A variety of floor materials can be sanded, including timber, cork, particleboard, and sometimes parquet. Some floors are laid and designed for sanding. However many old floors are also sanded after the previous coverings are removed and suitable wood is found hidden beneath the old coverings. Floor sanding usually involves three stages: Preparation, sanding, and coating with a protective sealant.
After the floor is prepared, the sanding begins. The first cut is done with coarse-grit papers to remove old coatings and to make the floor flat. The differences in height between the boards are removed. The large sanders are used across the grain of the timber. The most common paper used for the first cut is 40 grit . The areas which cannot be reached by the large sanders are sanded by an edger, at the same grit paper as the rest of the floor. If filling of holes or boards is desired this is the stage where this is usually done. 80 grit papers are usually used for the second cut. The belt sander is used inline with the grain of the timber in this cut. A finishing machine is then used to create the final finish. The grit paper used is of personal preference, however 100-150 grit papers are usually used.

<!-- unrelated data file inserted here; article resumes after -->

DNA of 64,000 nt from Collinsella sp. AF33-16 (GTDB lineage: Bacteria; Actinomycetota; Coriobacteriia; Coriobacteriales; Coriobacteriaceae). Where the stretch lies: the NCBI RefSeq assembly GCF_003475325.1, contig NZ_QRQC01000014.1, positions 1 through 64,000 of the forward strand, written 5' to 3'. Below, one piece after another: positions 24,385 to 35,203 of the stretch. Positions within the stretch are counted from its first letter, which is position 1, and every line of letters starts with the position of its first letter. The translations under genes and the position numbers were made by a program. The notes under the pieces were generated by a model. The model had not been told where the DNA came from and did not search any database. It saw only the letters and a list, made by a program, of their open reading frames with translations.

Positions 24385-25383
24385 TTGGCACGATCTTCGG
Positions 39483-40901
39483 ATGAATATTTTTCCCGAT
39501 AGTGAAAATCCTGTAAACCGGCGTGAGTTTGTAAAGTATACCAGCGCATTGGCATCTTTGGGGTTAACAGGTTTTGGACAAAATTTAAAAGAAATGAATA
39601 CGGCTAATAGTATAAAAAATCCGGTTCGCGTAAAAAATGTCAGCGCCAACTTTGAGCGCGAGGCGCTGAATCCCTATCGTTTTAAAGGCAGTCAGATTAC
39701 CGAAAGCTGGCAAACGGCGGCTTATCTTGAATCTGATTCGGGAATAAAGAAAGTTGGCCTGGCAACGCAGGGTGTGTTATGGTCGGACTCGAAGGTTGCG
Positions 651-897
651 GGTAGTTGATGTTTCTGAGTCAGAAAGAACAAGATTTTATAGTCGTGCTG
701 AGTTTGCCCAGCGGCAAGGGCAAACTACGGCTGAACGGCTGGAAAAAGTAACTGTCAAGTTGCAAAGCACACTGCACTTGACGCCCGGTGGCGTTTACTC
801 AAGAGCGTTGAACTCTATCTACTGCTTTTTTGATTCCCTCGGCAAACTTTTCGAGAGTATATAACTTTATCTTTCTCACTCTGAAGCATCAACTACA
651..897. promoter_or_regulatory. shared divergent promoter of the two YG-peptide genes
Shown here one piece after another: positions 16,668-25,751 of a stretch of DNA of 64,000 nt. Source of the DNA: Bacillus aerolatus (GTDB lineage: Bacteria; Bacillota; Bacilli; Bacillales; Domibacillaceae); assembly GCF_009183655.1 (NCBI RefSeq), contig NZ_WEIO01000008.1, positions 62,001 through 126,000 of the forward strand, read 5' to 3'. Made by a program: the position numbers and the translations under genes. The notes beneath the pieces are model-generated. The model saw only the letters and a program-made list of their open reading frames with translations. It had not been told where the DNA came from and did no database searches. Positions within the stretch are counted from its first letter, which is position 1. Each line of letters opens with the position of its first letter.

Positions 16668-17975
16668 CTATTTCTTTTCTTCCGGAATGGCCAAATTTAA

Sanding old boards sometimes exposes worm eaten cores, effectively ruining the floor's appearance. This can reduce the sale price, or even cause the floor to need replacement.
Sanding removes significant material, and timber floors have a limit to how much they can be sanded.
US Patent Issued to Essex Silverline on Dec. 27 for "Dust Collection and Containment in a Rotary Floor Sanding Machine" (Massachusetts Inventor)
Jan 03, 2012; ALEXANDRIA, Va., Jan. 3 -- United States Patent no. 8,083,573, issued on Dec. 27, was assigned to Essex Silverline Corp. (Dracut,...